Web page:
Joke's on me
Joker has very little to say but will go on and on and on about it.
You know what it's supposed to be about, right? It's an origin story for the Batman villain Joker. In an attempt to distance itself from the recent tire fire of DC movies, director Todd Phillips chose to ape a late 70s style (down to title cards). Unsure if that would do the job, he then went ahead and namechecked a few Scorsese movies while promoting it. It's like Taxi Driver! No, King of Comedy! Look, De Niro is in it as an asshole talk show host!
But it's topical, too! Arthur Fleck – Joker's original identity here – got nothing but shorts sticks. He is poor. He needs to care for his mother based on his irregular income. He has mental health issues. They live in a city that is cutting back on social programs and which is crawling with entitled rich.
You don't need to be a movie plot taxonomist to know what the rest of the movie is going to be about. Our lack of empathy created Joker. He is a monster, but one we created ourselves, blowback for America's disregard for those most in need, the inevitable result of its depraved cannibalization of the bottom 99%. If only Batman's dad had put his money into helping society instead of his political campaign, maybe Bruce Wayne would be a regular spoiled rich kid instead of a brooding superhero.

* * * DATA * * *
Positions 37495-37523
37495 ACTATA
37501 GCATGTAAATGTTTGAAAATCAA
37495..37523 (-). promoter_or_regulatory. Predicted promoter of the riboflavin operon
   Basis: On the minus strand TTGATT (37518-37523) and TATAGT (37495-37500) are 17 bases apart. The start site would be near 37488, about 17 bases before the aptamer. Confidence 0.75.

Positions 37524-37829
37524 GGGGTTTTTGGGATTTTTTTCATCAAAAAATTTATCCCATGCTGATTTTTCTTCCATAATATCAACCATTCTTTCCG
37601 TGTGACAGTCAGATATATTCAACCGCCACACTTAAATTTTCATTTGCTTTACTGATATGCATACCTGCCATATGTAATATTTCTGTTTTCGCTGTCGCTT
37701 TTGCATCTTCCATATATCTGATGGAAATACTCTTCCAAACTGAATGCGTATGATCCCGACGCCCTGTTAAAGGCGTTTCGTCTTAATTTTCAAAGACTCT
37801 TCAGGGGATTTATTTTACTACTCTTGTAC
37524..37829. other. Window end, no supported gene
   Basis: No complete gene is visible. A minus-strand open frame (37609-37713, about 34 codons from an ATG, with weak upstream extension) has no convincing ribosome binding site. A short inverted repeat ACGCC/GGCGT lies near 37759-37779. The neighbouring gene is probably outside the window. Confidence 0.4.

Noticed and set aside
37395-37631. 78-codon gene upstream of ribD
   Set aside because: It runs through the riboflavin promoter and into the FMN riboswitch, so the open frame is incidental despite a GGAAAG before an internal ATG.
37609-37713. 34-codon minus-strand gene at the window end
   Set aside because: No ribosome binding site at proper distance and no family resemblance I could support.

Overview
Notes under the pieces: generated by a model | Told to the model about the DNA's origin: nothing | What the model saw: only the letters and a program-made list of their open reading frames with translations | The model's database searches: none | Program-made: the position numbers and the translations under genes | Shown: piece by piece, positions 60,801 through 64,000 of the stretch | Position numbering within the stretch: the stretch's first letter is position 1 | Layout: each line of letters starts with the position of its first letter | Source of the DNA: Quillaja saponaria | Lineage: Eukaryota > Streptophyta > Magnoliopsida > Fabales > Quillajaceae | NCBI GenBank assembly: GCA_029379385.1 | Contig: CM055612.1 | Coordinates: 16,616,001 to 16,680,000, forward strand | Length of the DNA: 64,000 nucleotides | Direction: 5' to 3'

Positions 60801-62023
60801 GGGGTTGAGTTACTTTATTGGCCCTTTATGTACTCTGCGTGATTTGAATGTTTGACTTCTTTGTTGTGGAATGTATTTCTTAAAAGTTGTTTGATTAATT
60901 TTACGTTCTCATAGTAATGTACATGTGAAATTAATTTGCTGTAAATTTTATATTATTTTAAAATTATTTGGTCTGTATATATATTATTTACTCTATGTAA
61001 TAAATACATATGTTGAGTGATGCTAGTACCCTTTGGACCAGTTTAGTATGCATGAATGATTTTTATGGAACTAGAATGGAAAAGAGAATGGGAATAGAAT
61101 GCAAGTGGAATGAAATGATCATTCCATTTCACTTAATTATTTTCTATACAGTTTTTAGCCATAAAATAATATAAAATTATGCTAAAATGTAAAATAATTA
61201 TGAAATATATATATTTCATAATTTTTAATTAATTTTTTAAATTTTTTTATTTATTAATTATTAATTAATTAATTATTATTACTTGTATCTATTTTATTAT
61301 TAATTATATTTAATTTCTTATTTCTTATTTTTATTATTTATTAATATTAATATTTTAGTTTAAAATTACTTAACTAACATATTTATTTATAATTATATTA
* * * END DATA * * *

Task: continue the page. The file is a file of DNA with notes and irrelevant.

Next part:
On the nose enough? No? Then let's make Joker's war cry you get what you deserve!
It's a cheap ploy to appeal to people who wouldn't watch superhero comics, engineered to induce knee-jerk sympathy for a character with zero redeeming qualities. Nevermind that Fleck's first murder spree happened before an uncaring system cut off his medicare. Those guys were asshole venture capitalists; they had a few .38 rounds coming, right?
It has one thing going for it: Joaquin Phoenix commits to the character with absolute dedication, giving a performance that is beyond what the material deserves. Some of it comes from the Christian Bale school of “body transformation as characterization.” The way Fleck retreats into his own space when he isn't acting on his clown persona, the awful awkwardness when he believes he is faking smoothness, the pained expression when laughing... that's all Phoenix. He doesn't manage to sell us on the movie's own pretensions of depth, but damn if he doesn't try.